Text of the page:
The PRCA today launches the PR and Communications Census 2019, which shows that the industry is currently worth £14.9 billion pounds, an increase of 7.9% since 2018. The Census is produced in conjunction with global market research agency Norstat and is the most comprehensive and authoritative analysis of the PR and communications industry.
The PR and Communications Census 2019 also reveals that the industry has grown to 95,000 employees, an increase of 9,000 people since 2018.
- The ethnic make-up of the industry is almost unchanged since 2018, with 89% of respondents being White. The demographics of the industry have also largely remained the same over the past year -the industry is 67% female; and the median age is 33.
- We asked employees about their mental wellbeing for the first time in the history of the Census, and 32% of respondents revealed that they have suffered or been diagnosed with mental ill health.
- Average salaries have decreased across the board -the average salary for PR and communications practitioners fell from £45,950 to £42,700; agency salaries fell from £45,865 to £41,846; in-house salaries fell from £46,078 to £43,300; and freelancer average incomes fell from £50,966 to £49,069.
- The gender pay gap in the industry is 13.6%, down from 21% in 2018. The pay disparity between men’s and women’s earnings is £6,412. The gender pay gap is most pronounced at agency level at 15.4%. The in-house gender pay gap is 6.9%.
- Impressions are the preferred evaluation metric or process, with 16% of the industry using this evaluation method. Encouragingly, the use of AVEs has dropped from 12% to 7% this year. 26% of PR professionals do not use any PR evaluation methods -down from 33% since 2018.
- The leading sectors that agencies work in are technology and consumer services, with Technology growing from 29% to 35%.
- The most common form of flexible working is flexitime which is up by 8% this year. This is followed by working from home at least one day a week. 31% of PR professionals do not take advantage of any flexible working arrangements.
Francis Ingham MPRCA, Director General, PRCA, said:
“This year’s PRCA Census once again provides the definitive analysis of where we are now, and where we are heading. Based on a quite exceptional number of individual practitioner responses, and making use of robust third-party data, this is essential reading for anyone who works in PR and communications. The insight it provides will frame much of the PRCA’s campaigning work over the coming year –our fiftieth.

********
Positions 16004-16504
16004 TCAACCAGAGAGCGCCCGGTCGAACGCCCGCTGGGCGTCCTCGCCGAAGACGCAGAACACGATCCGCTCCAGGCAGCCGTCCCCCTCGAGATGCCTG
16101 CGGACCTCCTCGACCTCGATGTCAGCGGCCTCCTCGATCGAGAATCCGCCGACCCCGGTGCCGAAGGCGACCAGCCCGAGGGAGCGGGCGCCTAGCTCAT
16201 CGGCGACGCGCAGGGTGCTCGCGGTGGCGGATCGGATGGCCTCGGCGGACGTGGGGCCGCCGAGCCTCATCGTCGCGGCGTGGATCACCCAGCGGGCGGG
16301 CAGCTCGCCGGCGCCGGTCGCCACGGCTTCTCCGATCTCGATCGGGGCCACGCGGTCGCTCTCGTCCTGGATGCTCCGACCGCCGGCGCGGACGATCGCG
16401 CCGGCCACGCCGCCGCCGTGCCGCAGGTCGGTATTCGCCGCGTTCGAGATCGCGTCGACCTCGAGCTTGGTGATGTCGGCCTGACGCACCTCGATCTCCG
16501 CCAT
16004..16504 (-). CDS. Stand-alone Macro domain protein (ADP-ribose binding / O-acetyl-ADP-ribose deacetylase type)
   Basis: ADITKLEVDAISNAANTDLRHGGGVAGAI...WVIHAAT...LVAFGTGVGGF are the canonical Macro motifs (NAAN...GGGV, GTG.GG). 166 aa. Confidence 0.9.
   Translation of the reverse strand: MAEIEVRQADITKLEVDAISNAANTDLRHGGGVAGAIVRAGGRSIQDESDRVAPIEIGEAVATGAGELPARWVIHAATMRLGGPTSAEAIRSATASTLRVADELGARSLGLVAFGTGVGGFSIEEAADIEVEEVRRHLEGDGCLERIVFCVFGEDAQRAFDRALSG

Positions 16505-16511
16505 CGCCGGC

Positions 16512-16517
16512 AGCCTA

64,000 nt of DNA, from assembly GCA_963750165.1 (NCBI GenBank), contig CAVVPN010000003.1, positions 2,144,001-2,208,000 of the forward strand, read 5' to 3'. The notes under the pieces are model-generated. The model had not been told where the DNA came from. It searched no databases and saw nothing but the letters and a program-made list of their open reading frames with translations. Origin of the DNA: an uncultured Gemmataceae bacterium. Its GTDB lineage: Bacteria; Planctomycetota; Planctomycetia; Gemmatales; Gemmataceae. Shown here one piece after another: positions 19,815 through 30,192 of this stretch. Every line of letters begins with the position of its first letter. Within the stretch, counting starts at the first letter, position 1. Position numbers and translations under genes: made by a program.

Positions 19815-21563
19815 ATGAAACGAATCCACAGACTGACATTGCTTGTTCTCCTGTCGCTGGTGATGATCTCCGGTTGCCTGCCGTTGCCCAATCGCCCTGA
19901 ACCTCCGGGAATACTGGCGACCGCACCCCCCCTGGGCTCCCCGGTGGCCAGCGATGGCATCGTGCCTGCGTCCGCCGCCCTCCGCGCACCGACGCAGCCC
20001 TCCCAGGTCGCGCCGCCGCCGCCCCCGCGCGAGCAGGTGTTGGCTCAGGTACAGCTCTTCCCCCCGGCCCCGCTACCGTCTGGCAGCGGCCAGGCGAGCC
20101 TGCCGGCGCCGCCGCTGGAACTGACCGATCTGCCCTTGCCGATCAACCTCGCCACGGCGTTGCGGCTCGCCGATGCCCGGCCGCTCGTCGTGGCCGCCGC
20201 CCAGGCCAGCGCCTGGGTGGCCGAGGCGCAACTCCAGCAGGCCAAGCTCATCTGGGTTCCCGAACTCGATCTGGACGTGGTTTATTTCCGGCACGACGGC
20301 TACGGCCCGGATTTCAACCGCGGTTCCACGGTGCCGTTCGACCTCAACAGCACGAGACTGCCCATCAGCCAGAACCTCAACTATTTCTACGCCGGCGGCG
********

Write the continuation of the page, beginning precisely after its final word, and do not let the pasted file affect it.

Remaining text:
“The industry’s growth is relentless, rapidly approaching the one hundred thousand practitioner mark, and the fifteen billion Pound value threshold. This growth is being driven by the blending of disciplines working in our favour, powered in many fields by digital.
“The gender pay gap has shrunk, but the fact that we still have a gender pay gap is unacceptable. So, we will continue to work with Women In PR and Global Women In PR in this vital area.
“There is also excellent news on evaluation. AMEC’s work over the past decade has paid off. We can now safely say that AVEs are dead in the UK. And about time too.
“But in too many areas, we are not making progress. There has essentially been no movement on diversity. Mental health is a huge issue, made all the worse by often crushingly long hours. And incomes have declined for agency practitioners, in-house ones, and freelancers alike.
“For years now, talent has been the number one headache for PR leaders. Declining salary levels will only compound this. Our long-standing belief is that evaluation is the answer to this problem. Until we can prove the value that we bring, we will not be able to charge the price that we should, and so to pay people the amount that they deserve. So we now double down on our work with AMEC, to build on our shared progress in this field, so that a growing industry will also mean a better rewarded one.
“So –much to celebrate, but much more still to do.”
The industry continues to be overwhelmingly female -67% of the PR professionals are women, which is a 1% increase since 2018.
The industry is also a young industry -the most common age range is 25-34, and the median age in the industry is 33.
The ethnic make-up of the industry is overwhelmingly White, making up 89% of the industry. Following trends from previous Censuses, this year we have seen that younger professionals tend to be more ethnically diverse.